The Harvard Life Cycle Costing policy and calculator was designed to aid Harvard decision makers in considering all present and future costs related to new construction, renovation, equipment replacement, or any other project that involves upfront and ongoing expenditures.
The methods used in the calculator correspond to ASTM Life Cycle Cost Analysis standards. Assumptions are Harvard-specific: utility rates are forecasted by Campus Services, and the discount rate used is Harvard’s internal interest rate (currently 8%). By using standard methodologies and assumptions, individuals and organizations across Harvard will be able to compare results and build confidence in their interpretations.
Life Cycle Cost Criteria
- Use a 20-year project lifetime
- Use a discount rate of 8% as recommended by the Finance Working Group and approved by the GHG Executive Committee (To be reviewed on an ongoing basis with quadrennial GHG Reduction Goal Review)
- Use total project costs net of incentives (e.g. utility rebates)
- Include maintenance and equipment replacement costs incurred during the 20-year lifetime
- Use Harvard-specific utility rates and utility escalation rates
- Use the expected inflation rate from the U.S. Energy Information Administration to escalate maintenance and other one-time costs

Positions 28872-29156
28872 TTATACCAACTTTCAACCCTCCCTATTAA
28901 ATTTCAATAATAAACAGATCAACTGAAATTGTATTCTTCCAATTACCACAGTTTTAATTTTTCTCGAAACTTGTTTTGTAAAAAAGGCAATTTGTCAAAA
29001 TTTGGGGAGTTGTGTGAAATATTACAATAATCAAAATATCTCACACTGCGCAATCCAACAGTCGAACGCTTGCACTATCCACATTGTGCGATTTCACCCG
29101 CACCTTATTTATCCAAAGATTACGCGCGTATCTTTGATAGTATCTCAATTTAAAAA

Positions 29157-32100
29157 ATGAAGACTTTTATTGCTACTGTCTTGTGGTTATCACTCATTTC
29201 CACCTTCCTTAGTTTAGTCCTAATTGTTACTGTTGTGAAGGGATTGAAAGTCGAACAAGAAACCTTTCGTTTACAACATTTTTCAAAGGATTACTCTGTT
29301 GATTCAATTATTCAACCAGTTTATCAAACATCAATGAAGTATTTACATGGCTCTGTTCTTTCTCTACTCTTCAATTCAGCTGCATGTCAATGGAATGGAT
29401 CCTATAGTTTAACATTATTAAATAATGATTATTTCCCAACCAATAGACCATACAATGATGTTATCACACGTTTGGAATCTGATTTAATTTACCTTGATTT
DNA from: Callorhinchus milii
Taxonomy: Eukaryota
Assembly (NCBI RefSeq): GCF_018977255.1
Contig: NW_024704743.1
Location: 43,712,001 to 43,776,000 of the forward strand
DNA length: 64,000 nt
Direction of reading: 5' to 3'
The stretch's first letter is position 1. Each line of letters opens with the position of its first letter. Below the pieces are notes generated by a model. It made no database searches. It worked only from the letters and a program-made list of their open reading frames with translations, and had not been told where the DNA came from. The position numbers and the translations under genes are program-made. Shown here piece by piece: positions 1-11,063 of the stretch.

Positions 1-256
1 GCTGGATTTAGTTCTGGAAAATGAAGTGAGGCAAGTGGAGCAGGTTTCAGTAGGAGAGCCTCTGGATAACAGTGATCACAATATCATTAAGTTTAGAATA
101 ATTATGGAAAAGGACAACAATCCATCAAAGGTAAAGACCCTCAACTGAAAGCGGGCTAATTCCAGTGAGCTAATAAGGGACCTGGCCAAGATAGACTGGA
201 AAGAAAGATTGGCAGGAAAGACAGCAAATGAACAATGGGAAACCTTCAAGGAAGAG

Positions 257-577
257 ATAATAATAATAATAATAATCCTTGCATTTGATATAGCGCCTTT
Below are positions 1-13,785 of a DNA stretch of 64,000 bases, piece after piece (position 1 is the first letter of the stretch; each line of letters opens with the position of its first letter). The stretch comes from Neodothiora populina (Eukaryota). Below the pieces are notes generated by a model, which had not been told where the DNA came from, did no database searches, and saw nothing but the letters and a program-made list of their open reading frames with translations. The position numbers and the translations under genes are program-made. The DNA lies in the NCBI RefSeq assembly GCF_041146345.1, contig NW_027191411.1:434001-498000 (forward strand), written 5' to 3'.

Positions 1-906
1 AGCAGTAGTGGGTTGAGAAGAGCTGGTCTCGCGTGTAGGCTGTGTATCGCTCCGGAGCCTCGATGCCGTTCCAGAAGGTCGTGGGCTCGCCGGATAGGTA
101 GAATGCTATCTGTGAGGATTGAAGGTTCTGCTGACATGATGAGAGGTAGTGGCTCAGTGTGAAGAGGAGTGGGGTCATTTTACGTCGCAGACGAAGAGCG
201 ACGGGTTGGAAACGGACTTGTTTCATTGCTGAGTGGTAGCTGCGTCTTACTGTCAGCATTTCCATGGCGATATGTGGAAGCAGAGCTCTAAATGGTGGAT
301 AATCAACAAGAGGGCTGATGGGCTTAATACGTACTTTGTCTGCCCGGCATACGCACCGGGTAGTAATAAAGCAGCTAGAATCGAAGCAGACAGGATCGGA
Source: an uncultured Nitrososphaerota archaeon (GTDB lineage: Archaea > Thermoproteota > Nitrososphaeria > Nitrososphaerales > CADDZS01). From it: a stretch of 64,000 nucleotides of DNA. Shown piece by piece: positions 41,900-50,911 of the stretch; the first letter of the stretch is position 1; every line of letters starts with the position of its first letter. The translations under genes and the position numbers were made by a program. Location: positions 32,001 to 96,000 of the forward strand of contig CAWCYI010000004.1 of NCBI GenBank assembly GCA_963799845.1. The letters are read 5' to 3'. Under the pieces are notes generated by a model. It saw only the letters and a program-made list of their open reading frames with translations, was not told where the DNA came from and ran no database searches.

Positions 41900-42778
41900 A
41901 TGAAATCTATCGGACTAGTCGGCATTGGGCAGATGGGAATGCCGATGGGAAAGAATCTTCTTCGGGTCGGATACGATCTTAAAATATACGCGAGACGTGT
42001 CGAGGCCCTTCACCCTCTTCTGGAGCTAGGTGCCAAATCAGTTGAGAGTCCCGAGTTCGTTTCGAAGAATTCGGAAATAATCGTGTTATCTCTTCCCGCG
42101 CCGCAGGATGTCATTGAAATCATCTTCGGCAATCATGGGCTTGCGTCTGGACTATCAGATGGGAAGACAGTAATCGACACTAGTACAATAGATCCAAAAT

- Use Harvard-specific GHG emission conversion factors
- Use the Net Present Value and the Savings-to-Investment ratio to determine if a project is financially viable
- Rank financially viable projects by the 20-year GHG savings (avoided GHG emissions)
The correct use of this calculator, and accurate interpretation of the results, are critical to the proper implementation of Life Cycle Costing in the decision-making process. The Harvard Green Building Services Team provides training on how to properly use the Life Cycle Costing calculator developed as part of this policy.
(You can also view a PDF of the informational overview and training provided by GBS)
The Life Cycle Cost Calculator, and associated criteria and assumptions, were developed by the GHG Reduction Goal Finance Working Group convened in 2008 and was agreed upon and signed off on by the Financial Deans in each School.